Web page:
Review by Timncalifornia
I picked up Two Natures because the summary on the jacket referenced the spiritual struggle of the central character as one of the story’s main conflicts. I’ve been searching for gay themed literature outside the romance/coming out genres. Julian Selkirk is a young man pursuing a career as a fashion photographer in New York City in the 1990s. We meet this southern transplant as he completes his last year of college at New York’s Fashion Institute of Technology and follow his life and career for the next four years.
Julian is out of the closet in that way men were out of the closet in the early ‘90s – he wasn’t actively lying (except for a short-lived charade when his parents visit), but he wasn’t waving the rainbow flag either. He mostly kept himself to himself when it came to his sexuality and let people draw their own conclusions. It’s the height of the AIDS epidemic and even the more liberal constituency in the U.S. was leery of openly supporting a marginalized population who were largely thought to have unleashed a highly contagious plague. As the story moves from year to year, Julian is more comfortably out and we sense that the U.S., in its urban centers at least, is closer to understanding the gay experience as normal. This increasing openness and acceptance is never explicitly addressed in the book but the author, Jendi Reiter, reels out the story so that we see this evolution of gay acceptance that picked up speed at the end of the millennium.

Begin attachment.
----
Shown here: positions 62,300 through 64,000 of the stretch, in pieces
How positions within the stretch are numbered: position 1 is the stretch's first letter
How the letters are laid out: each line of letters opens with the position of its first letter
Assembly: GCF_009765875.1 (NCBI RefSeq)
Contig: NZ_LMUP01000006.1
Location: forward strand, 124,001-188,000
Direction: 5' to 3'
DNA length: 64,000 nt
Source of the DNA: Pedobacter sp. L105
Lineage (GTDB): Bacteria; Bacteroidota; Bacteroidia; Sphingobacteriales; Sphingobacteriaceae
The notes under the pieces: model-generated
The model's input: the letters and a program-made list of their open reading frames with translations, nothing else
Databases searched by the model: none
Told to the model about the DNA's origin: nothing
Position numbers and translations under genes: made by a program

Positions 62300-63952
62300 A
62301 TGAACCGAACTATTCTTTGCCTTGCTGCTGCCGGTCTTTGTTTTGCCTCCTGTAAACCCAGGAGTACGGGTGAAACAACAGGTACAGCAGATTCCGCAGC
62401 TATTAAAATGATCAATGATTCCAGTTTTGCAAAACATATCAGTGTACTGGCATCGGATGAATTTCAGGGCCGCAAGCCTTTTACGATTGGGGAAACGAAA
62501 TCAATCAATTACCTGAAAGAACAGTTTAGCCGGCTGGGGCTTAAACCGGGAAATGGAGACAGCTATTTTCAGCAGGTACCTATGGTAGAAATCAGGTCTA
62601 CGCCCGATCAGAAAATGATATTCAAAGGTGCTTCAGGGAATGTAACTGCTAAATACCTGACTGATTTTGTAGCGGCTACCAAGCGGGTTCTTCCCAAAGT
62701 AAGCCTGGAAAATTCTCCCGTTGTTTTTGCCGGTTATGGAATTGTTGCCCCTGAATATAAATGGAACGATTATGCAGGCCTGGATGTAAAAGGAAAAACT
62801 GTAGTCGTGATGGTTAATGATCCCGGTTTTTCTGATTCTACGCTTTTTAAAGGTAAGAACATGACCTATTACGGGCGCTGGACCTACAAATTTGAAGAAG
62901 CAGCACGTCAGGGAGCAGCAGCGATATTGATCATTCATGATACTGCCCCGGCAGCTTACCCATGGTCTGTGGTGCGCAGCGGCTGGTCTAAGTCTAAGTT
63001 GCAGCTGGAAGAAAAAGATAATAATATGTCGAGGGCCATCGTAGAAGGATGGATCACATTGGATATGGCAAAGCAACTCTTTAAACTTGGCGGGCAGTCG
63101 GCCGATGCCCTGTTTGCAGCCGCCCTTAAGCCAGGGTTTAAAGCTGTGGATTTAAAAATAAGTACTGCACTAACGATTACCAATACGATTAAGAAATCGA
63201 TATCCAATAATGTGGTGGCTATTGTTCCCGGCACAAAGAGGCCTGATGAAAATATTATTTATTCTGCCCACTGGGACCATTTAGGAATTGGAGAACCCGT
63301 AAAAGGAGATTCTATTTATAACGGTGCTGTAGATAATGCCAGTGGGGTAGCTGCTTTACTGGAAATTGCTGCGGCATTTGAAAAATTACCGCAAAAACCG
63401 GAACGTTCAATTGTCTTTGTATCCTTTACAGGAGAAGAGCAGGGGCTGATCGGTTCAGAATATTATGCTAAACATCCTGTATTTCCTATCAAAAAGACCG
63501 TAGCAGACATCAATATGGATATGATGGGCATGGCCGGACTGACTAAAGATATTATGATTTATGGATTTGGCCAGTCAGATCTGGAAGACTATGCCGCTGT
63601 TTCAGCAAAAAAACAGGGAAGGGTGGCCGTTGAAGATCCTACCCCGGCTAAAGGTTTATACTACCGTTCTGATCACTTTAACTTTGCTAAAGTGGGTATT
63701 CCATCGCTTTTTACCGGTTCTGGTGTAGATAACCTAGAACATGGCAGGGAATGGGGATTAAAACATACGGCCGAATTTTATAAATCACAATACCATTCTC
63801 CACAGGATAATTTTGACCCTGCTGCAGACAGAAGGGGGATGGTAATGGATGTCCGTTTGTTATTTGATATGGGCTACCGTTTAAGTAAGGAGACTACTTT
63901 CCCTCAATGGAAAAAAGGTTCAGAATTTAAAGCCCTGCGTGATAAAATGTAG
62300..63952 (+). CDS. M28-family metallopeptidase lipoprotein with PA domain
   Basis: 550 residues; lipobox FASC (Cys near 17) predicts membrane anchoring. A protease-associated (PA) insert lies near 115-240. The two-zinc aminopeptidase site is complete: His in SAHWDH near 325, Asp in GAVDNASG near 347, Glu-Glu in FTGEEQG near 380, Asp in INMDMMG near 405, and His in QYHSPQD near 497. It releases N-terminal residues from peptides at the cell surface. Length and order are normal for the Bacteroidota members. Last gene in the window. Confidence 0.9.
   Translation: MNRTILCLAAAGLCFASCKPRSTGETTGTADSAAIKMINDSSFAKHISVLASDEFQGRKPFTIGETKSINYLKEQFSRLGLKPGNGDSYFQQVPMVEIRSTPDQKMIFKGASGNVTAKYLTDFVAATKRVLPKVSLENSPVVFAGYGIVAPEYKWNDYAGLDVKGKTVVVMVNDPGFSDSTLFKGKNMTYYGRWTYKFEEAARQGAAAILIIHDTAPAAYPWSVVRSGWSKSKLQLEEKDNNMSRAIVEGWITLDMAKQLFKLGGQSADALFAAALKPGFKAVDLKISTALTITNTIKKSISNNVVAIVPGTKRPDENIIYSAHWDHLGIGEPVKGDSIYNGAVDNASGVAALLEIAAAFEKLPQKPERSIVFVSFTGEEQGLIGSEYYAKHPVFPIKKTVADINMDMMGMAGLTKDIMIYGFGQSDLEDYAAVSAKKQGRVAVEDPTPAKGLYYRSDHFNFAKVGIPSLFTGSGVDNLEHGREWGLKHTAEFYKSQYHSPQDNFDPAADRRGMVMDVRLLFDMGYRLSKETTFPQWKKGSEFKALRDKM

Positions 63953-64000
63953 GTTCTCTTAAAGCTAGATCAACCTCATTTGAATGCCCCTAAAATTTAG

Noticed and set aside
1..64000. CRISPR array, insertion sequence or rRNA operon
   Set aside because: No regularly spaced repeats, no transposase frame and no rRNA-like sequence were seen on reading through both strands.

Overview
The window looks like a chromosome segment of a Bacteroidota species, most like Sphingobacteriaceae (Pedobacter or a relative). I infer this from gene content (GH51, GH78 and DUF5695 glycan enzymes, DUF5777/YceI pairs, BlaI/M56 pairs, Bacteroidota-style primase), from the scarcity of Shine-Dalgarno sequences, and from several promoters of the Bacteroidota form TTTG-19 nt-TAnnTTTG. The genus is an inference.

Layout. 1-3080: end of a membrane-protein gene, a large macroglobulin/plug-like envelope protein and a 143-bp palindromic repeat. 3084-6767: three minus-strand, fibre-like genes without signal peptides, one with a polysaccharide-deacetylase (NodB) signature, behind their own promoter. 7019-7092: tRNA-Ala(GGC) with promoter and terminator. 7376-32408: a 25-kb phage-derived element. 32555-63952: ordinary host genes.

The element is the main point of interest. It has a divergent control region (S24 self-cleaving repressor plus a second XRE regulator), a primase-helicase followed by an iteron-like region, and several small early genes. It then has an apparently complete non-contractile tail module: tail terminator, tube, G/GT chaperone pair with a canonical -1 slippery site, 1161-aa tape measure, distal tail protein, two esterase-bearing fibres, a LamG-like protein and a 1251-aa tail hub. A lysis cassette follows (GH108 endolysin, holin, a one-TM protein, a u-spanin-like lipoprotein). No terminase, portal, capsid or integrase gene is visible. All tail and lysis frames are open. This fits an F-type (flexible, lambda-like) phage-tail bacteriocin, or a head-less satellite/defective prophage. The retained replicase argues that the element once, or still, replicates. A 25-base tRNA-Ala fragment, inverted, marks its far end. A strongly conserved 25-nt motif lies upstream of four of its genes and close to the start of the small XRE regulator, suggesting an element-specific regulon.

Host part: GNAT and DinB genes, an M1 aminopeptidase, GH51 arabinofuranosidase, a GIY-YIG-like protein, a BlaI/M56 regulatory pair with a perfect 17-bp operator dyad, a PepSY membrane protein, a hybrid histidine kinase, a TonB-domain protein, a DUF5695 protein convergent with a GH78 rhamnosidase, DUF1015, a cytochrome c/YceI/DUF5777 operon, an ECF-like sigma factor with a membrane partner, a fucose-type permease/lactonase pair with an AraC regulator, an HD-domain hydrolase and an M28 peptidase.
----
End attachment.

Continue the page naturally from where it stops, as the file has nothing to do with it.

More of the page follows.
Reiter’s writing is smart, witty and flows smoothly through the whole of this 400 page book. From a quick jab at a Schwarzenegger film –
“We went to see “True Lies” after dinner because Phil was looking for a movie “where nobody cries or learns anything.”’
To a lyrical passage on an ecstasy-fueled night at a club-
“The lights would soften to a lavender cloud, the steam of the dancers’ bodies would enfold me like an ocean, all stupid jokes would seem pathetically sweet as a child’s crayon drawing, and pretty soon I’d be telling my life story to the Caterpillar and the Red Queen while the Rabbit stuck a teapot up my ass.”
Reiter skillfully weaves humor and pathos. The story is never bogged down by the writing and, indeed, the writing saves the story in places.
I was expecting more of an existential struggle, an internal questioning of morality and existence and purpose. Instead, most of Julian’s spiritual and moral conflicts seemed fleeting and rushed, very much only grazing the surface, the exceptions being when real threat of death loomed. This is either a failure of the book or its brilliantly subtle message.
My take away is that the telling of Julian’s story is very true to real life. As new adults, we are focused on survival – starting a career, building a reputation, forming relationships,building a circle of friends. In the midst of keeping ourselves afloat, there is little time or energy left for the friend who finds herself unexpectedly pregnant, for the homeless guy with the cardboard sign we pass daily in the subway, for tackling global warming – no matter how moved we were by a film about it.